A recent study suggests that parents who search internet to find information on ways to put their infants to sleep may often end up with misinformation.
The American Association of Pediatrics-AAP along with other experts has made recommendations with regard to ways of cutting the risk of Sudden Infant Death syndrome-SIDS. They suggest that parents should make the infants lie on their back and put them to bed on firm mattresses without soft objects around.
The ‘Back to sleep’ drive for educating parents on putting their infants to bed in cribs has successfully cut down the number of crib-deaths by almost 50 percent since 1994. Unfortunately, SIDS still causes almost 2,500 deaths in infants every year in the US.
During the study, researchers wanted to see how often parents sought on-line information on infant sleep jibed with recommendations from AAP. They searched engines like Google using phrases like, ‘infant sleep positions’ and ‘infant sleep surface’.
In all, 931 websites popped up with relevant information of which only 61 percent gave accurate information. Dr. Rachel Y. Moon, Senior Researcher working at Children’s National Medical Center, Washington said that they were not surprised that wrong information was posted on web-sites. They only wanted to quantify what was suspected to be true.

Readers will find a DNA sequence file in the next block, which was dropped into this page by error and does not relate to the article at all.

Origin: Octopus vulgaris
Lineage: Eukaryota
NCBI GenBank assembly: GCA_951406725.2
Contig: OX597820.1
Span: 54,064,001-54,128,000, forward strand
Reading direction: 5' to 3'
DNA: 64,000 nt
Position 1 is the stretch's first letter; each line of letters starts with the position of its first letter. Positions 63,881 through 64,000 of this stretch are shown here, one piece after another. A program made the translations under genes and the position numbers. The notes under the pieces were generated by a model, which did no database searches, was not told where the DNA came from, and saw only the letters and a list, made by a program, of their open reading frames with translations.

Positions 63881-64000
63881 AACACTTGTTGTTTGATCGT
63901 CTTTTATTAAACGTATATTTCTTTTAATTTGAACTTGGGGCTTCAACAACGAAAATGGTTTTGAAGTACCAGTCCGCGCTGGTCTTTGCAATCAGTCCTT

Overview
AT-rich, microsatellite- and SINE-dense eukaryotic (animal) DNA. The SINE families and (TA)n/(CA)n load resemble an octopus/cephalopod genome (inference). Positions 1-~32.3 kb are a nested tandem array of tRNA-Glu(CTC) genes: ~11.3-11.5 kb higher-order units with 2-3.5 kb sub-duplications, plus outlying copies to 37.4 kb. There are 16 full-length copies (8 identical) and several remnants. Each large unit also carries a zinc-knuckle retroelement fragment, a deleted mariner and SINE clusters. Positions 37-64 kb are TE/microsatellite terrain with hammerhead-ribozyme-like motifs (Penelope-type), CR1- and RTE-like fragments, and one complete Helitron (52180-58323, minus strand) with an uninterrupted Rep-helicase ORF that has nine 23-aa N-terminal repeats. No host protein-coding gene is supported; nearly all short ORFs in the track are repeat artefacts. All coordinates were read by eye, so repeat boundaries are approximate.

Accuracy of information from one site to another varied based on the type of website. She said that Government sites did a good job since 72 out of 83 government sites gave accurate information while many other sites did not update their information. Amongst the most unreliable websites were personal websites and sites which review retail products. Amongst blogs, only 31 percent gave accurate information.
Dr Rachel suggested that government sites like Medline Plus and Healthfinder are reliable sources for relevant information. On finding the relevant information on-line, parents should consult their health provider before putting it to practice.
Although bed-sharing is a risk factor for SIDS, putting one’s infant to bed as per recommendations by AAP is the safest course. For breast-feeding mothers, attaching devices that resemble bassinets will allow them to be close to the infant without the risk of rolling over them.
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